7th Sunday of Easter
May 24, 2020 

The context for today’s gospel passage from Saint John once again is the Last Supper.  After he shares his final teachings with his disciples before the events of his passion begin, Jesus prays to his Father in heaven.  He prays first that he will bring to completion the work entrusted to him by his Father.  Then he prays for his disciples that they may faithfully proclaim the word that he entrusted to them.

That’s Jesus prayer on the night before he died.  Now fast forward a bit to our first reading today from the Acts of the Apostles.  In this passage, we encounter the apostles as they returned from the Mount of Olivet after Jesus ascended into heaven.  They gathered in the upper room with some women, including Mary, the mother of Jesus, where they prayed … and they waited.  They waited for the sending forth of the Holy Spirit who would enable them to go forth to begin their new lives and to build the Church – the People of God.

The closest followers of Jesus along with Mary, his mother, remained in the upper room and waited.

Sounds like a page from our lives these days, doesn’t it?  Yet, I wonder if Jesus’ disciples maintained the same attitude that so many of us seem to have these days?  …  For most of us, this time of waiting is a bit frustrating, isn’t it?  Nobody likes to wait.  We don’t like waiting in lines – or in traffic – or when we’re put on hold during a phone conversation.  And we don’t like waiting in our homes for well over two months.  We feel so helpless, don’t we?  We want to get back to work.  We want to get our hair cut.  We want to be able to visit with one another.  We want to be able to worship in our churches once again in safety.  …  We want our lives back again – now!  …  But we still have to wait.

It’s seems rather providential that we’re given these scripture passages today to reflect upon as we struggle to move forward in the midst of a very challenging world.  The reading from the Acts of the Apostles, as matter-of-fact as it may seem, gives us some important insights that we’d do well to consider as we continue to wait for life to begin again.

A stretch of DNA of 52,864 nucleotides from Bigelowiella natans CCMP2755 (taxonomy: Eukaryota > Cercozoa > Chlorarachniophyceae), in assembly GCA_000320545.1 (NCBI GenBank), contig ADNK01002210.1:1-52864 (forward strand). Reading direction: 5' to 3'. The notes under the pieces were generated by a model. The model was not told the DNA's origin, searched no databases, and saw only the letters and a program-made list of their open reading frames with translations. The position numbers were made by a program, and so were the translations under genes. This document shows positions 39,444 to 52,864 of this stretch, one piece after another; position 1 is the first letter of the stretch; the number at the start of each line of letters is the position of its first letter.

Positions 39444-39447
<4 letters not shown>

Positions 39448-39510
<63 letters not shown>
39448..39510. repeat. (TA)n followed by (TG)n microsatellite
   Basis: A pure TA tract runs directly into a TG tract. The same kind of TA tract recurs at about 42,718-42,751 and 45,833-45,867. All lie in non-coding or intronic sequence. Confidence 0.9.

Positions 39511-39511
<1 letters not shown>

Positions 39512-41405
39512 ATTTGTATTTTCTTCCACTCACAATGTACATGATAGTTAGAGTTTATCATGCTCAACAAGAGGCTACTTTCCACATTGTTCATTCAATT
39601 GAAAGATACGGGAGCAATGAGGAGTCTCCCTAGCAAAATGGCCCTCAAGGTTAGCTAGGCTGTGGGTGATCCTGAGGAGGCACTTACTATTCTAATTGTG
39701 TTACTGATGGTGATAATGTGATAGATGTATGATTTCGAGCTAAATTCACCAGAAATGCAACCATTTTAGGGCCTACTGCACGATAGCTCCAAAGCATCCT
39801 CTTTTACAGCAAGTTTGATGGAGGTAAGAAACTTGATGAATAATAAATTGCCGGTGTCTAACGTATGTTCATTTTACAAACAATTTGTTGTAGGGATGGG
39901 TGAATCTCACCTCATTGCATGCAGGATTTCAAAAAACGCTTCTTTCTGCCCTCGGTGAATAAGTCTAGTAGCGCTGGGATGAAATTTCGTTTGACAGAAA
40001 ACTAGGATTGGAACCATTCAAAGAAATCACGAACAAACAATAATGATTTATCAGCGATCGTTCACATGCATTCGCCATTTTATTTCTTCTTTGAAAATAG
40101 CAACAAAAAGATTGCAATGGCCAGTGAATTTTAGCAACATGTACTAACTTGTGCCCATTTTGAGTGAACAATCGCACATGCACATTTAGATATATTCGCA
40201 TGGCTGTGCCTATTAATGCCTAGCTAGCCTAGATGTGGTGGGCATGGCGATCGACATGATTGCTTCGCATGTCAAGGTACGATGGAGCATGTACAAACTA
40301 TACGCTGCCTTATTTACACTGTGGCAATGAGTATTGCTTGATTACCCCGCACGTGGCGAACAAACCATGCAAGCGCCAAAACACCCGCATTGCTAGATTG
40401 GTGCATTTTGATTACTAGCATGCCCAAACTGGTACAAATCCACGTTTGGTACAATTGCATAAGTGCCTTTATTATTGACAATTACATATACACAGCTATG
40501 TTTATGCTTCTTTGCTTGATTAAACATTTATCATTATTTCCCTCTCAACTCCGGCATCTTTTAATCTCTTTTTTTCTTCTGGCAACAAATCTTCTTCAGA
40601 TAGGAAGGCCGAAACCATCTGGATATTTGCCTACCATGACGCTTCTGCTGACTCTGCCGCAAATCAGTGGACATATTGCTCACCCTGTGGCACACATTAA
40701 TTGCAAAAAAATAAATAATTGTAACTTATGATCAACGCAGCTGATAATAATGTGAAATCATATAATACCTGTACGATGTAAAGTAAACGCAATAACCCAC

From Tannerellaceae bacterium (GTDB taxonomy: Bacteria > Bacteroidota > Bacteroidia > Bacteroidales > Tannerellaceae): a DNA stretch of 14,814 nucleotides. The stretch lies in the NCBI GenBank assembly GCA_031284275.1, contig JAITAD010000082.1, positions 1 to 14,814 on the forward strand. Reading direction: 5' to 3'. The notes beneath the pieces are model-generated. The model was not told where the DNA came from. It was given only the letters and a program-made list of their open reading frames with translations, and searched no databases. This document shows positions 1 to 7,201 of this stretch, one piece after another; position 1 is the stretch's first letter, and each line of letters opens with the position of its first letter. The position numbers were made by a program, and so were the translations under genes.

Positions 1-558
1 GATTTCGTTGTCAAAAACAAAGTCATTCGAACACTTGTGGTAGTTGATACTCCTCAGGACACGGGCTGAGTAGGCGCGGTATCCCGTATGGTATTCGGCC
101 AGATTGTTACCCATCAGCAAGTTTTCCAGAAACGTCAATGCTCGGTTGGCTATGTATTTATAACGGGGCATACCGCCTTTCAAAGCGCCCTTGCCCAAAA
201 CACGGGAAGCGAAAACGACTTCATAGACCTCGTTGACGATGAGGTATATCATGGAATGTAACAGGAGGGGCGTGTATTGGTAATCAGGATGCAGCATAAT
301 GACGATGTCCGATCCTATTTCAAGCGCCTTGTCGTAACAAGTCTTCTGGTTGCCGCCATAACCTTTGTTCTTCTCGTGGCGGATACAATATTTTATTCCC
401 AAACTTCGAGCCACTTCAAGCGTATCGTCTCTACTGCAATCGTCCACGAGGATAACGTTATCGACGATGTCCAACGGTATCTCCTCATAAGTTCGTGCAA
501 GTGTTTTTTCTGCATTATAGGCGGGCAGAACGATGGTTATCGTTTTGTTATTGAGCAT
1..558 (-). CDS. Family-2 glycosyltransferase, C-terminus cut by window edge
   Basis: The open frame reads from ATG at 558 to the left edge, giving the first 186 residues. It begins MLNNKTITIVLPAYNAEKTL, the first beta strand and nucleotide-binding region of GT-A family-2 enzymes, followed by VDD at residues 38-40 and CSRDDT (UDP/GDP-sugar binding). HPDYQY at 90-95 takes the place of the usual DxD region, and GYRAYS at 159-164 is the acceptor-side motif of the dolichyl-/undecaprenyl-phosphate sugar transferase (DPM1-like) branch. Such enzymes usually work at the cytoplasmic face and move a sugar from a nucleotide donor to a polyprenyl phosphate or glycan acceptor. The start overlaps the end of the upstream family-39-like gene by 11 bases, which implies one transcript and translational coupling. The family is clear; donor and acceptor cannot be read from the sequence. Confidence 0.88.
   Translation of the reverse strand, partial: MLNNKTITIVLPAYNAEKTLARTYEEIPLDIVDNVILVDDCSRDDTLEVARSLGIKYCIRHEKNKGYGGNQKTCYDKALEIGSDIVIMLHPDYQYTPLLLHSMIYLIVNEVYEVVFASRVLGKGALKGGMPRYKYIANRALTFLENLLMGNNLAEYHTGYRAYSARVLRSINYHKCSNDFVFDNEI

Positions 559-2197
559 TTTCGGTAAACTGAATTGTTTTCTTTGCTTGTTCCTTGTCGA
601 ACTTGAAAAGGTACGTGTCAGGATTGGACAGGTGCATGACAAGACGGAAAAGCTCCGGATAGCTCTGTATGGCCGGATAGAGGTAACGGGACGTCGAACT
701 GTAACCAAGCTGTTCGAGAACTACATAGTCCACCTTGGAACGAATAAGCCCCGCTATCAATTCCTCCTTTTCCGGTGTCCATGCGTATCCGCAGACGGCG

All the passage says is that those who gathered – the apostles, some women and Mary – devoted themselves with one accord to prayer.  …  They drew support from one another.  They laughed and cried as they reflected upon Jesus and their lives with him and now with each other.  They shared their hopes and dreams.  They wondered what life would demand of them as they moved prepared to move forward.  …  And they prayed.  …  There’s no indication that they were bitter or angry or critical of why they were waiting.  …  They simply opened their hearts to God and allowed God to speak to them in and through each other.

In that moment of waiting, they began to understand how God would work in their lives, so that when the Holy Spirit finally came on the day of Pentecost, they would boldly go forth to live Jesus’ Gospel and build the Church – build the Kingdom of God.  They came to believe that it was in and through the very lives of those of them who were gathered in faith and prayer in that upper room that God would be present to the world – that the Word of God would be proclaimed – and that the Eucharist, the very life of God in Jesus, would be celebrated.

In other words, through their time of waiting, they came to understand that they were baptized not into some solitary relationship with God.  No, they were baptized into a community of believers through whom God would be present and would work his mighty deeds.

Brothers and sisters, while every one of us wants our time of waiting to end sooner than later, I hope and pray that we have learned something about ourselves and God.  …  For all of our desire to return to our churches, I hope we’ve learned that God’s not waiting in our churches for us to return.  No – God has been and continues to walk with us every day of these difficult months.  …  But I hope we’ve also learned that in our longing to return to our churches, we’ve come to understand just how much we need the Eucharist and the sacramental life – and just how much we need one another in order to fully experience the depth of our faith and to celebrate our lives as Christians.

The apostles learned a great deal from their time of waiting in the upper room.  So can we, if we give God some space in our lives these days and listen with care to what he speaks to our heart.  …  And no different than the apostles, when we’re finally given the opportunity to leave our “upper rooms,” God’s grace will enable us to continue the work of building the Kingdom of God and a world of peace.